# Computer Memory Terms and its Definitions

Computer Memory Terms and its Definitions:

(a) Memory cell : A part of the digital memory which can store a single bit (1 or 0). e.g. flip flops, a single spot on magnetic tape or disc, a charged capacitor etc.

(b) Memory word : A group of memory cells which can be used to store some instruction or data. One memory word may have 4 or 8 or 16 or 32 or 64 memory cells. e.g., a group to 16 flip flops can store a 16 bit word.

(c) Byte : A group of 8 bits (each bit may be 0 or 1).

(d) Memory capacity : A method of specifying the extent of information which can to stored in a memory, e.g., memory having 1024 eight bit words. This memory can store 1024 words each having 8 bits. Thus the total number of bits in this memory is 1024 x 8 = 8192 bits. This memory is written as 1024 x 8 memory (also written as 1 K x 8 memory). 1 M x 8 memory means 1048576 (=220) x 8 bits. Thus1 K = 1024 and 1 M = 1048576.

(e) Memory density : The extent of memory stored per unit area of memory surface. When we say that memory A has higher density than memory B, we mean that Memory A can store more bits of memory in the same area than memory B.

(f) Address : It is a number which specifies the location of a word in the memory. Each location on the memory has a unique address. If a memory has M locations, we need p inputs so that each of the M locations has a unique address (and 2P = M). The address of the memory is used to locate it.

(g) Word length : The number of bits that can be stored in one memory location of computer memory is called its word length.

(h) Read operation : The process of locating a binary word in the memory, fetching it and transferring it to another device. Read operation is by specifying the address at which that word is stored.

(i) Write operation : The process of storing a digital word into memory so that it can be used (by reading) as and when required. When we write a new word at a particular memory location, this new word replaces the word already stored in that memory location.

(j) Access time : The time needed for read operation. It is the time from the application of a valid address code on the input (i.e., key board) until the appearance of that information on the output.

(k) Volatile memory : A memory which remains available only as long as electric power supply available. If electric supply is switched off, the volatile memory is lost.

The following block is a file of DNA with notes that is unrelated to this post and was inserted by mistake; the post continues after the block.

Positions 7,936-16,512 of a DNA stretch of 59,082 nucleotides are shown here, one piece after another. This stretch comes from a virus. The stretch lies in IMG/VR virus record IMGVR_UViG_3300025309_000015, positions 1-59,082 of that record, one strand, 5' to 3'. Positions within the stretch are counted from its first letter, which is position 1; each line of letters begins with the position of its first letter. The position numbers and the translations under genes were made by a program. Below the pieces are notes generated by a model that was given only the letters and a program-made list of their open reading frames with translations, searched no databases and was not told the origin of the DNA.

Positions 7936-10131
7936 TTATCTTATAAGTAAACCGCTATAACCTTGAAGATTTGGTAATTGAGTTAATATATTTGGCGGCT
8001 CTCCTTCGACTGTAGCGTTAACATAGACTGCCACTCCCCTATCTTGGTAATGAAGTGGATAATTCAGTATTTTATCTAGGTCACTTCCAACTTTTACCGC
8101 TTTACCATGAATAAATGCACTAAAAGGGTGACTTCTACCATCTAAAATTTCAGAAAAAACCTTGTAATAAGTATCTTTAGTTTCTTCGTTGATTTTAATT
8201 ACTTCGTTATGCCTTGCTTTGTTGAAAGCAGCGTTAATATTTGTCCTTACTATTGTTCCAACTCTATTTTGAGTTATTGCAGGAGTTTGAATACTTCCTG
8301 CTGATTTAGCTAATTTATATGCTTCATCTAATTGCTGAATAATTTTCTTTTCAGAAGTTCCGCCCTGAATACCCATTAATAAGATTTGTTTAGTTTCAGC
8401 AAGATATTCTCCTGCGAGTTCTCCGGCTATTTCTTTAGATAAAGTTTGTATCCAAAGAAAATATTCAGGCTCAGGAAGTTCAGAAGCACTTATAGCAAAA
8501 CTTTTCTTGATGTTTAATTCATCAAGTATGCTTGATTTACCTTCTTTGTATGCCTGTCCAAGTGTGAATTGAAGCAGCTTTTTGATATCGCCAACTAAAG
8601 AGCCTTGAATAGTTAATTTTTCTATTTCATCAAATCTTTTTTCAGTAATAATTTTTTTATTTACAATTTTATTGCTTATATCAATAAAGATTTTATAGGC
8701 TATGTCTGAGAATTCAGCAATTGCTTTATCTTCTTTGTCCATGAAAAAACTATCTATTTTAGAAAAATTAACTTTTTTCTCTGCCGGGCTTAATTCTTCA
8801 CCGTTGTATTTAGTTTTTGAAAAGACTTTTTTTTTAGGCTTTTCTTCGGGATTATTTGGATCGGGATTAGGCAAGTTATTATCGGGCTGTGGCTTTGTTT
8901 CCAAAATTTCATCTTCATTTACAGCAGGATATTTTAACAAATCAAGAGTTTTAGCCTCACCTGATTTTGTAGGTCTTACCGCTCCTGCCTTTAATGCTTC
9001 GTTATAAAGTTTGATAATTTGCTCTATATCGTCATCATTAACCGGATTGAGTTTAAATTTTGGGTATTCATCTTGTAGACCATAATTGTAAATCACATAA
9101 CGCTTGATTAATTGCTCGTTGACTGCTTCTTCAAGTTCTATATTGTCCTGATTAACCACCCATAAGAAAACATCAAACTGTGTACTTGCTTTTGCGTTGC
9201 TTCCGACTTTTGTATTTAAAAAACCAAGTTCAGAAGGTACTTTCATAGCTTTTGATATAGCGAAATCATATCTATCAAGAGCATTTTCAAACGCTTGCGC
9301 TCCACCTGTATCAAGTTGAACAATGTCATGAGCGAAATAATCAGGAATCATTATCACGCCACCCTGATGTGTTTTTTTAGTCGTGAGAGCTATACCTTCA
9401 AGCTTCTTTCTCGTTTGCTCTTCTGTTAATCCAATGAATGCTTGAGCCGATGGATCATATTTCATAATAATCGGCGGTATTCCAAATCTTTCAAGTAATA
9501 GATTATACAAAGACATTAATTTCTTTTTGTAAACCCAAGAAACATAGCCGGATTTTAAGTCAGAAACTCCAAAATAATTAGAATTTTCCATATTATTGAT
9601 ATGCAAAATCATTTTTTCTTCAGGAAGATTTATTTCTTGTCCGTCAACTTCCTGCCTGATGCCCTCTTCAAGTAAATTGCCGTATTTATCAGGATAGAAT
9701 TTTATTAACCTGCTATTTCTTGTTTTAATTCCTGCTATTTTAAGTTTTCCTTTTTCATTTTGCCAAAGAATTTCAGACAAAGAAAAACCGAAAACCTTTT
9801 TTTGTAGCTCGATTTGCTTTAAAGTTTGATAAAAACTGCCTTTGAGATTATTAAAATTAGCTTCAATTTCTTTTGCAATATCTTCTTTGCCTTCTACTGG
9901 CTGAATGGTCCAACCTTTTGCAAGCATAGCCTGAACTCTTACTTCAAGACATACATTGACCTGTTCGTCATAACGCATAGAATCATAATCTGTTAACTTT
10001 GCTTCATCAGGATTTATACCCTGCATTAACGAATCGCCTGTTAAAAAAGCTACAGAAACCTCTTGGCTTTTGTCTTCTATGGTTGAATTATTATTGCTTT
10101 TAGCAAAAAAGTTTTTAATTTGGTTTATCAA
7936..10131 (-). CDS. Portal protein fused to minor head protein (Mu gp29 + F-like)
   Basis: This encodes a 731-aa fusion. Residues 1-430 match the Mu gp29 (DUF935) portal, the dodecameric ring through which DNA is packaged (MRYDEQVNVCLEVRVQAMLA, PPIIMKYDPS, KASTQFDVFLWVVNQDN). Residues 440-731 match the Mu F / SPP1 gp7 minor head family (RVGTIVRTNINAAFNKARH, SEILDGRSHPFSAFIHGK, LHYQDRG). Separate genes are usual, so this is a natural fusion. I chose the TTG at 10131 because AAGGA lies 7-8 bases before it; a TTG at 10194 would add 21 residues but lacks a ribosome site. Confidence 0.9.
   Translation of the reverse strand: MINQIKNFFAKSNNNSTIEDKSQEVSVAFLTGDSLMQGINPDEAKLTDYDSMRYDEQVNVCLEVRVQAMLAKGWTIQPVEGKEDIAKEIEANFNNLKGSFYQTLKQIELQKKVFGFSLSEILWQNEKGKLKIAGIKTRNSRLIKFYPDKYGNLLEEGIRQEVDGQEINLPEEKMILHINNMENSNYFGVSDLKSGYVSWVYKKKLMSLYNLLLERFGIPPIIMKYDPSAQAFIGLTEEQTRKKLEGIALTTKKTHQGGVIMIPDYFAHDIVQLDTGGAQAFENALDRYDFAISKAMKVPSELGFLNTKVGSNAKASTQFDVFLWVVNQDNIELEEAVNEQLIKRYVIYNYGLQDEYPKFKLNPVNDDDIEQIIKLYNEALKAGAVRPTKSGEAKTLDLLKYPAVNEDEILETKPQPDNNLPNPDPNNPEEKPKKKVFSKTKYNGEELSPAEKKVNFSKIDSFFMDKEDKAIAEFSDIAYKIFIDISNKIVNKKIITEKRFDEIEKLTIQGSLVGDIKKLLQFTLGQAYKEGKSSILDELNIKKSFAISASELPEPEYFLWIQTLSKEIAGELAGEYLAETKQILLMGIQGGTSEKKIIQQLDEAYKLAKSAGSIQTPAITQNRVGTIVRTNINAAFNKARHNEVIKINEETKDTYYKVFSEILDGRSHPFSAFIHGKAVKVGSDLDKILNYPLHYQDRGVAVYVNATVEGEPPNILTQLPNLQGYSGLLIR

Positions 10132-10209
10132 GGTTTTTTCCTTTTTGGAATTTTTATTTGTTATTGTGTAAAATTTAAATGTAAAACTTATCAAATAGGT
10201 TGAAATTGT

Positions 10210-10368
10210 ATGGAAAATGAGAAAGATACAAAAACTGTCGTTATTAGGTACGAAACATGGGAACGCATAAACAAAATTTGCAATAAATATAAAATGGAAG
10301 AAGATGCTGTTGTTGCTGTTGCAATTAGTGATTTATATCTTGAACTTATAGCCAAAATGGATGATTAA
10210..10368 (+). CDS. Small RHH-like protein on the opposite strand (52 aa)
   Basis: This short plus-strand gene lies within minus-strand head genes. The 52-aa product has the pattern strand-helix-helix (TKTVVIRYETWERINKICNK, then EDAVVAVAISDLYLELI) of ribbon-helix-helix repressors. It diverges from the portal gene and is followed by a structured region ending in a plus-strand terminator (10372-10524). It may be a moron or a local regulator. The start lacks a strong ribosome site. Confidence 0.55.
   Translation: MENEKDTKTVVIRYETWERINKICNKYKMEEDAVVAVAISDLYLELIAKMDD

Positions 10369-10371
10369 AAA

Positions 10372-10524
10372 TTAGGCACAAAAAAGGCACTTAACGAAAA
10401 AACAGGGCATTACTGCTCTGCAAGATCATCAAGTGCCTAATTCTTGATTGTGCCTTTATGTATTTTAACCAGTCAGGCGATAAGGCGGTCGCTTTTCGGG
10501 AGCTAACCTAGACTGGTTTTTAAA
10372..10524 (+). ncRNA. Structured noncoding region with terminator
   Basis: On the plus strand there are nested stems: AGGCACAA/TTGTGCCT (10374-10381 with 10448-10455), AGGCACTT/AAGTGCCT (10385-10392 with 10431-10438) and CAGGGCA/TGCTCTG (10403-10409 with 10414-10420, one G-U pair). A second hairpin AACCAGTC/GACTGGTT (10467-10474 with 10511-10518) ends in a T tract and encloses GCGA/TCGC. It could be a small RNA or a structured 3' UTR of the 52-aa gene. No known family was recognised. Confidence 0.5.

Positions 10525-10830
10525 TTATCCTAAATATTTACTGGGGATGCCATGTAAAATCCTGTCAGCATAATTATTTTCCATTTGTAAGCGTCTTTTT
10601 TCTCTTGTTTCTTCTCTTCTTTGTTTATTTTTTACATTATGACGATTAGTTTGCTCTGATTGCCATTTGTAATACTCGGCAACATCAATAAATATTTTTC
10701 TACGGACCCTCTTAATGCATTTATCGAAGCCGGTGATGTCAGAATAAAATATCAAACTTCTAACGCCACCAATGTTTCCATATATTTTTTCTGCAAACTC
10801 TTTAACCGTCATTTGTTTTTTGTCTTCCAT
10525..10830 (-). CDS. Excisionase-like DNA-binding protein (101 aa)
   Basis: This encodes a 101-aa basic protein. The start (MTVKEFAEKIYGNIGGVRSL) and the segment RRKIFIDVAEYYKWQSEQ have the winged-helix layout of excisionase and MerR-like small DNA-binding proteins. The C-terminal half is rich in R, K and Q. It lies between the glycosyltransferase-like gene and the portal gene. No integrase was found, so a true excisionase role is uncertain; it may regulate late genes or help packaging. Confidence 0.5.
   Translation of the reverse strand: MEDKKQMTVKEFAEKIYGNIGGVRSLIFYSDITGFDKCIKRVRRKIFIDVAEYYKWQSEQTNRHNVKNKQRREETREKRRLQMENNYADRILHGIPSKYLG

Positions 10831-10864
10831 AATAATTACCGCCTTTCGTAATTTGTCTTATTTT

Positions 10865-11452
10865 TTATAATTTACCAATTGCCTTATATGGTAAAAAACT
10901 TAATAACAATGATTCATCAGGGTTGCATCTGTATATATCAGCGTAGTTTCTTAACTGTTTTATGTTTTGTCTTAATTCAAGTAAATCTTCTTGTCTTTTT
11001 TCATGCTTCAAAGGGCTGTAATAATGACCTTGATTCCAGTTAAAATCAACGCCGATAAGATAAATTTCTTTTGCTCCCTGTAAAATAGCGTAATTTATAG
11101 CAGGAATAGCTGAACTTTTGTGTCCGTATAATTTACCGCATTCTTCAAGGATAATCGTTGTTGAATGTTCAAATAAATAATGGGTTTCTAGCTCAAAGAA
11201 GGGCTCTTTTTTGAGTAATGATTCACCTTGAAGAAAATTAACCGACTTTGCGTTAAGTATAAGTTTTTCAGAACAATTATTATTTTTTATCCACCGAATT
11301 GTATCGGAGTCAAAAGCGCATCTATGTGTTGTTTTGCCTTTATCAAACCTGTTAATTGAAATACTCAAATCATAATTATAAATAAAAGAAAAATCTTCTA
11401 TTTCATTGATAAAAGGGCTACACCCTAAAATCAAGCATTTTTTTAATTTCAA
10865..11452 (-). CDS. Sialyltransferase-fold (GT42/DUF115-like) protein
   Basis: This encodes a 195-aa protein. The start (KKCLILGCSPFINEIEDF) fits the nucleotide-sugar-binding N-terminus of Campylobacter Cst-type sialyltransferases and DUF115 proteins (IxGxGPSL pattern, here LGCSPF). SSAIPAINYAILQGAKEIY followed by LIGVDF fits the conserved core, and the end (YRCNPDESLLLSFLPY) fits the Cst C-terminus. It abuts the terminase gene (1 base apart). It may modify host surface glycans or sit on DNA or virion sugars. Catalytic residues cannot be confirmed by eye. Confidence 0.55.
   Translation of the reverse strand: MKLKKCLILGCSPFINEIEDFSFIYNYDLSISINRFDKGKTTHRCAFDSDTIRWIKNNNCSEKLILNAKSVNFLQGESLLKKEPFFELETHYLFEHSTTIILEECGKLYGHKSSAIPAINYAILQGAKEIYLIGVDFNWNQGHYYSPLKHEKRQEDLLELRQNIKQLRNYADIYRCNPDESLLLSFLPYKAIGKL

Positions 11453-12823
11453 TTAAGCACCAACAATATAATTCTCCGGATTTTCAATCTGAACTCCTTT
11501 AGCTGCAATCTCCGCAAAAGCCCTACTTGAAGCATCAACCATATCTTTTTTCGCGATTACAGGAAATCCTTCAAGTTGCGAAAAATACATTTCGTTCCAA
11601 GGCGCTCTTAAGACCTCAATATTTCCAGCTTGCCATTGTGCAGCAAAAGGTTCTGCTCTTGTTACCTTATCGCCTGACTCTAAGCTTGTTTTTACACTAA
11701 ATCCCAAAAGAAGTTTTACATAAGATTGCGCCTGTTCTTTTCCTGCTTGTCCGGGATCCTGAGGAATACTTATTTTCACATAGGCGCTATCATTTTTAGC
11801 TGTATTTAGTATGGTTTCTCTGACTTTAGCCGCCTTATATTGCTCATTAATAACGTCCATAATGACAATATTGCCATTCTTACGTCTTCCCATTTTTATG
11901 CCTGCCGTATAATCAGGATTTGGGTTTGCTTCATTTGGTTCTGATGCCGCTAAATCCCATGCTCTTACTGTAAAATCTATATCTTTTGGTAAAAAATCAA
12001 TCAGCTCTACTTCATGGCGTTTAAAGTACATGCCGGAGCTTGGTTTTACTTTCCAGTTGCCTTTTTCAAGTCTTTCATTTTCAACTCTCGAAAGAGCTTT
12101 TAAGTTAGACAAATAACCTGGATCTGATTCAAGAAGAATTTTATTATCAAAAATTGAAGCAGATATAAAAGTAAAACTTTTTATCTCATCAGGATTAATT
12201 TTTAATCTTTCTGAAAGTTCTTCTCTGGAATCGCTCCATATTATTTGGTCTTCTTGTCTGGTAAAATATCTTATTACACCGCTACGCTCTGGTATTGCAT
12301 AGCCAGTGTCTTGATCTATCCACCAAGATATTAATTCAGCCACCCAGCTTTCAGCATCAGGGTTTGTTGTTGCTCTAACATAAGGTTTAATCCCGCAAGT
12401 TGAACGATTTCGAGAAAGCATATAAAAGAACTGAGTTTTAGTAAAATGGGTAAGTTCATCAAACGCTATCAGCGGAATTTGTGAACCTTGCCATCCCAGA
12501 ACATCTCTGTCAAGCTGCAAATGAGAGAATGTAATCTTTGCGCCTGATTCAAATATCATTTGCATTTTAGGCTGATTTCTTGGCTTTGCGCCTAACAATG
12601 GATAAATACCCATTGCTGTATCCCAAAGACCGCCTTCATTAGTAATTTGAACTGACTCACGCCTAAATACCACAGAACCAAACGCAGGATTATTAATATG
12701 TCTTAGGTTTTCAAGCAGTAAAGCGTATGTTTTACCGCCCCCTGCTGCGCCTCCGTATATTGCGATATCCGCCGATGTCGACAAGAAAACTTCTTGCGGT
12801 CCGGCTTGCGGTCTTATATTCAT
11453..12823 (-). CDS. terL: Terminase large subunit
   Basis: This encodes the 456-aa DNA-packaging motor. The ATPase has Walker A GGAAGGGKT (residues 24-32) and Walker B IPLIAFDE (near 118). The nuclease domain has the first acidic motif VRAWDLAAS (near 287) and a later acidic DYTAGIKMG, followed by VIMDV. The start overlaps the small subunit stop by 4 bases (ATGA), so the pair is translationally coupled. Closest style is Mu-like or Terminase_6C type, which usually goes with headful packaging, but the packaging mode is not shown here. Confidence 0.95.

(l) ROM (Read only memory) : A memory which can only be read but whose contents cannot be changed. Generally the ROM is written at the manufacturer's premises. There after, it can only be read (and not changed). It is a permanent or semi-permanent memory. Some examples of ROM are conversion tables, preprogrammed instructions etc.

(m) Static memory : A memory in which the data remains stored as long as electric supply is applied. There is no need to re-write the data periodically. Semiconductor memory devices belong to this category.

(n) Dynamic memory : A memory in which the data gets lost even if electric supply is kept switched on. Thus the data needs to be refreshed periodically. This memory generally has capacitors. Since charge on the capacitor leaks out, the memory gets lost and needs refreshing. However, this memory can have very high density.

(o) Auxiliary memory : Mass storage devices like magnetic type and disc are called auxiliary memory. These devices can store massive amounts of data. This memory is non-volatile but slower in speed than internal memory of the computer.

(p) Internal memory : The computer's main memory is called internal memory. It is the working memory of the computer and has high speed. The data and instructions being used at any time are stored in this memory. It is always semiconductor memory.

(q) RAM (Random access memory) : It is read and write memory. The data can be written in to this memory, read from this memory and changed as per the requirement. It is called random access memory because the access time is the same for all memory locations.

(r) SAM (Sequential access memory) : In this memory, the required word can be found only by sequencing through the memory locations from the beginning till the required word is found. Thus the access time depends on the memory location. Magnetic tape, magnetic disc and magnetic bubble memories are all sequential access memories.

(s) Read-Write memory : In this memory any part of the memory can be read or written or changed at any time.

(t) Non-volatile memory : This memory does not owe its existence to the electric power supply. It remains intact even when electric supply is switched off.